Obama Budget – Snapshot of Sustainable Agriculture
February 1st, 2010
By Aimee Witteman
Today, President Obama unveiled his $3.8 trillion budget for fiscal year 2011. The big fat volumes with all of the program line items for each department of government were published online at the U.S. Government Printing Office this morning.
This post summarizes just a few of the proposed losses and gains for sustainable agriculture. Additional blog commentaries on priority sustainable agriculture issues, including more details about what the President’s budget means for conservation and bioenergy, research, organic, child nutrition, beginning farmers, credit, regional food systems and rural development, will be posted here by NSAC staff over the next few days.
For a quick snapshot of how NSAC’s sustainable agriculture priorities fared, check out our updated appropriations chart.
How Sustainable Agriculture Fared
In general, the President’s budget is a mixed bag for sustainable agriculture. The following are a few of the highlights and lowlights.
Conservation: We are extremely disappointed that President Obama—who campaigned on the promise to increase support for conservation on private agricultural land—decided to cut $500 million in the short term and over $1 billion long term from farm conservation programs.
In particular, the President’s budget includes a $70 million (and $700 million over ten years) cut to the Conservation Stewardship Program (CSP). We’re sorely disappointed by the Administration’s short-sighted decision to make cuts to this popular, important program that supports farmers’ livelihoods on the land while also protecting and enhancing soil, water, and carbon sequestration—ultimately making agriculture more resilient in the face of a changing climate.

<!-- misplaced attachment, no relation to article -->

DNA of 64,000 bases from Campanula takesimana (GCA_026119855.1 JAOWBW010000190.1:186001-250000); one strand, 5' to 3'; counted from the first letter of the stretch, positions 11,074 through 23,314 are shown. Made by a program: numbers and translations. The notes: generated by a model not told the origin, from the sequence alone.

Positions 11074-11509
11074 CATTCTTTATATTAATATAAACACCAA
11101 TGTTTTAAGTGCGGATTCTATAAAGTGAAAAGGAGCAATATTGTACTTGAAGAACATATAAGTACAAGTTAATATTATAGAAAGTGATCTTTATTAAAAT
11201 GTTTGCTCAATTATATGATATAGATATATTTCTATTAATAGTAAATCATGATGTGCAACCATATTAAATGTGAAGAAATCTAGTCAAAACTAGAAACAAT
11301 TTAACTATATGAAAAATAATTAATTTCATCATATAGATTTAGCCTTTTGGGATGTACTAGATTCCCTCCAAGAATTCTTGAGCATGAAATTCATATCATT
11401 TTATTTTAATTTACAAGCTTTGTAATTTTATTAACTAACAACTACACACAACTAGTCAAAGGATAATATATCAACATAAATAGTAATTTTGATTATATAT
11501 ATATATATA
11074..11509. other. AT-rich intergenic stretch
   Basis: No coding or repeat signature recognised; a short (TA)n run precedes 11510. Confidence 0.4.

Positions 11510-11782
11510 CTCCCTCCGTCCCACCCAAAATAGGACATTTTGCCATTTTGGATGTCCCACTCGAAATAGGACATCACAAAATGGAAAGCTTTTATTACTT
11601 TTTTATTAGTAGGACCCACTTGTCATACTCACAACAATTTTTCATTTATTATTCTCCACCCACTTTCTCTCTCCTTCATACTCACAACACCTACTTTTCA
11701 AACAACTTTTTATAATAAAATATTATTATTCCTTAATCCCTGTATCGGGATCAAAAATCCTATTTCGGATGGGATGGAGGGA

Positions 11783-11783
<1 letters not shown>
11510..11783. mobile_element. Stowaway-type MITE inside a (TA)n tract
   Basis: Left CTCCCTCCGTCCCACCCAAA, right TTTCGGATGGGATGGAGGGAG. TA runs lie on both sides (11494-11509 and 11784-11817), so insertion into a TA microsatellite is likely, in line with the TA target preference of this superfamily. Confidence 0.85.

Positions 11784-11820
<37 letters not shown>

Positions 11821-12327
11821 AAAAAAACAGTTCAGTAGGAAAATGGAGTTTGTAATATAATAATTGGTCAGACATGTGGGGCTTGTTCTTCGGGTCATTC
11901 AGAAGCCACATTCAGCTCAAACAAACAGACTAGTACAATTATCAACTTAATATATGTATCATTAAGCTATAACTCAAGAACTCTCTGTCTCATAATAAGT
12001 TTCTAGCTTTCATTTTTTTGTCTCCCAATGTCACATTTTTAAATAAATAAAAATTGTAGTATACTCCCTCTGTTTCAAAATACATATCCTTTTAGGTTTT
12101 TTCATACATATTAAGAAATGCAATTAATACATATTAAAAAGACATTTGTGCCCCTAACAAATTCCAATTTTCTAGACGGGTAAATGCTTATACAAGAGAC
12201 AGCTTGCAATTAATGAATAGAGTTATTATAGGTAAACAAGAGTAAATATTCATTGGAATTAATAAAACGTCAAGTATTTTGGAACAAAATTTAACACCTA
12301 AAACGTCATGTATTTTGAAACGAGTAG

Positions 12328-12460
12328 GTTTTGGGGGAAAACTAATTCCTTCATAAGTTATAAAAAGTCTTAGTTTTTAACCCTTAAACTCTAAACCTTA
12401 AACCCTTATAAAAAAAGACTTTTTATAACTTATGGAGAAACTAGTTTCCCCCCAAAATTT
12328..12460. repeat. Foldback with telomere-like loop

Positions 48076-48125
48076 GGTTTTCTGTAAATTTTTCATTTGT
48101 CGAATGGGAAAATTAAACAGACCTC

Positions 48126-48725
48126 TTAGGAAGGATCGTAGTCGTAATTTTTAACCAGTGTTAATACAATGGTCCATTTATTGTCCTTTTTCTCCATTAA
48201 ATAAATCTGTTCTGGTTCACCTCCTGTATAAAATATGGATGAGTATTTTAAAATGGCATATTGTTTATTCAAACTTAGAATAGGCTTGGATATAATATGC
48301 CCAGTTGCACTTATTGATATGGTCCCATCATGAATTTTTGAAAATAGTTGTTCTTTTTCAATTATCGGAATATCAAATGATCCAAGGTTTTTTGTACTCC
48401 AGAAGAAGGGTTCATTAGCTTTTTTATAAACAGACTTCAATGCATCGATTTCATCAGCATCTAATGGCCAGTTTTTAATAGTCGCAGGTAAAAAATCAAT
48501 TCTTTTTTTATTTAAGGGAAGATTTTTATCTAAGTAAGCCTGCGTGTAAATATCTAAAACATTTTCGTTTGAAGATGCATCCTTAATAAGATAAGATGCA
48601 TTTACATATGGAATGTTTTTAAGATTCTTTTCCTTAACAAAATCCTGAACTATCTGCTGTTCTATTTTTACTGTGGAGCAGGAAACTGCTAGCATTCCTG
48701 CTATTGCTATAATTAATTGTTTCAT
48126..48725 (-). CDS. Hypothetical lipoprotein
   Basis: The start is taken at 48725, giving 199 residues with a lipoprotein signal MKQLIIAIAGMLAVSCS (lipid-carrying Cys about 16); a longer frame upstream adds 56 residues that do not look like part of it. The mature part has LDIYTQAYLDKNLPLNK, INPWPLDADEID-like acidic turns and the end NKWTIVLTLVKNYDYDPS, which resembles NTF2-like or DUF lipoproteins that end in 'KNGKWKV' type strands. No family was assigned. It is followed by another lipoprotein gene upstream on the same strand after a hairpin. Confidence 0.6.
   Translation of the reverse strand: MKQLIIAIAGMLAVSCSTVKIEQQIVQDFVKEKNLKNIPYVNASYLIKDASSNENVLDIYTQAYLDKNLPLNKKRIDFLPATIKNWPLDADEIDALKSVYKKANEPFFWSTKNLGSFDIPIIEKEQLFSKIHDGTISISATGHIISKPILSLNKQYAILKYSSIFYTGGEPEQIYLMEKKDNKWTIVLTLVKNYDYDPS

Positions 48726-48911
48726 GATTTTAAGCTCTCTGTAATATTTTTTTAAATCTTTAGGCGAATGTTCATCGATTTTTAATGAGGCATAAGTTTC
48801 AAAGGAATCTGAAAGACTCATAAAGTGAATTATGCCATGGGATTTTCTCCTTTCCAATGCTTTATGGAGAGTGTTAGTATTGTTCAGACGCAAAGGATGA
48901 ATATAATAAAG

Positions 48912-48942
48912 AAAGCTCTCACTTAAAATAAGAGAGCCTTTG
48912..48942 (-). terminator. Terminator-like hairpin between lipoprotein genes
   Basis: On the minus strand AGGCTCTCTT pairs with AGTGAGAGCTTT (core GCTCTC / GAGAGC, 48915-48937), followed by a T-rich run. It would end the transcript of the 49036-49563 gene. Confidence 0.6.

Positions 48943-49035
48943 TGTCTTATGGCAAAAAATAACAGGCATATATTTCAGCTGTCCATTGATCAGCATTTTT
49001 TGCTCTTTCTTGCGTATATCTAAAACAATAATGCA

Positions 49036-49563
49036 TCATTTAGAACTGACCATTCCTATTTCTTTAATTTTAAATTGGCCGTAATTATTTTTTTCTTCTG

Sustainable Ag Research: In more hopeful news, the President includes a 56% increase in funding for the Sustainable Agriculture Research and Education (SARE) competitive grants program, a sure sign of investment in the future of sustainable agriculture systems. This is the biggest increase in the 22-year history of the program and long overdue. SARE has won myriads of awards over the years for its farmer-centered research that has produced real results that help farmers get started and be more profitable by growing and marketing crops and livestock sustainably.
Regional Food Systems and Rural Economic Development: Two new proposals in the President’s budget signal a continued commitment to rural economic wealth creation through regional food system development. Details are still limited, but NSAC applauds the Administration’s decision to set aside 5 percent of a wide range of rural development, marketing, and conservation programs for strategic regional planning that includes a redevelopment of local and regional food and agricultural systems. We also welcome a proposed $35 million for a Healthy Food Financing Initiative that would provide loans for new grocery stories in urban and rural food deserts, though hope it will be firmly linked with regional food system and rural development objectives in addition to food access.
One proposal we expected to see but have not is White House support for a well-funded Farm to School program. The Administration has proposed a $1 billion a year increase in the school feeding programs, but for now, we will have to await USDA Secretary Vilsack’s speech next Monday to learn more about the details of their proposal.
Congress Cuts the Checks – Make Your Voice Heard!
The annual announcement of the President’s budget draws a line in the sand and creates expectations, but ultimately Congress will make the final spending decisions. If you want to brush up on your federal budget 101, here’s a link to a budget process interactive. Negotiations will begin soon and continue through the summer and into the fall before a final vote.
Congress has tough decisions to make given the enormous budget deficit. We will be calling on you as sustainable agriculture advocates to contact members of the House and Senate Agriculture Appropriations Subcommittees to urge them to make sure they support a sustainable agriculture agenda that includes full funding for all conservation, regional food system, organic, sustainable agriculture research programs.
These programs are more than just dollars and cents, they make a real difference on the ground—for the environment, farmers, and rural communities.
Thank you for your solidarity and support for sustainable agriculture!